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Study suggests Android ambivalence in Europe

Study suggests Android ambivalence in Europe

A study by a market research firm has made claims that most customers in Western Europe looking for a smartphone are choosing established alternatives over those using Google's Android operating system.

IDC analysed the sales trends in the developed European markets and found that despite large manufacturers, including Sony Ericsson and Motorola, choosing Android as the platform for new flagship mobiles, these phones were failing to sell well.

The Symbian operating system is still the dominant smartphone platform of choice for European consumers, with a 48 per cent share of the current market.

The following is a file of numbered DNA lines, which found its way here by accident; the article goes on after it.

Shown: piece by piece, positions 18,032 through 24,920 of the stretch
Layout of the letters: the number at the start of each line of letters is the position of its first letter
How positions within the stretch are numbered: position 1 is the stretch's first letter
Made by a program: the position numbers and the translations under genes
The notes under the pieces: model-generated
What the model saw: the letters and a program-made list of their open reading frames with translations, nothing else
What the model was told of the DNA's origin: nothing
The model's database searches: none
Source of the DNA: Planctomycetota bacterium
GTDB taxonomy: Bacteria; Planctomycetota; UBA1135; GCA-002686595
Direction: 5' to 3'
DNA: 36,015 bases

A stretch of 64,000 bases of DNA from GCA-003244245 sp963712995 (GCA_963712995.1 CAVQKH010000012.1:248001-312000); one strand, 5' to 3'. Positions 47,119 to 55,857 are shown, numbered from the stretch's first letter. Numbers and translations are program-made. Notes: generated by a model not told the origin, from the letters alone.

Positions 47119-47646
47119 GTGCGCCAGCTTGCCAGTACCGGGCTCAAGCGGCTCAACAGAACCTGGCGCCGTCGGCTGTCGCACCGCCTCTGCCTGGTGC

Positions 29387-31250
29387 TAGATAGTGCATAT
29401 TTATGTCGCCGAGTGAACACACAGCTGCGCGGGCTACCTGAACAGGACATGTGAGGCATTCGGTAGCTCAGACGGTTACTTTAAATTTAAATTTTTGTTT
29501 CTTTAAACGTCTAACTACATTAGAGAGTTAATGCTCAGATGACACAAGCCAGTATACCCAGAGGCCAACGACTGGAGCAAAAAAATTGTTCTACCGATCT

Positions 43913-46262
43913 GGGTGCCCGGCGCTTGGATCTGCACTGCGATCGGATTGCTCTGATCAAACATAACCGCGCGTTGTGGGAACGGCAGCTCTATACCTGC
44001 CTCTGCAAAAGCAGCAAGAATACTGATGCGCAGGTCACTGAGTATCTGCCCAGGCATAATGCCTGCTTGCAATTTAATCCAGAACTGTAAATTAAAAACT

In contrast, Android is currently running on only 5.4 per cent of all smartphones in the continent.

IDC's Francisco Jeronimo said that the problem lies with general consumer confusion as to what exactly Android is.

People are familiar with the Google brand itself, but Android is struggling to gain popularity through a lack of consumer recognition.

Developers of smartphone software applications are equally troubled by the lack of adequate awareness and advertising for the Android platform and some big names have significantly reduced the amount that they are investing in Android-based software titles.

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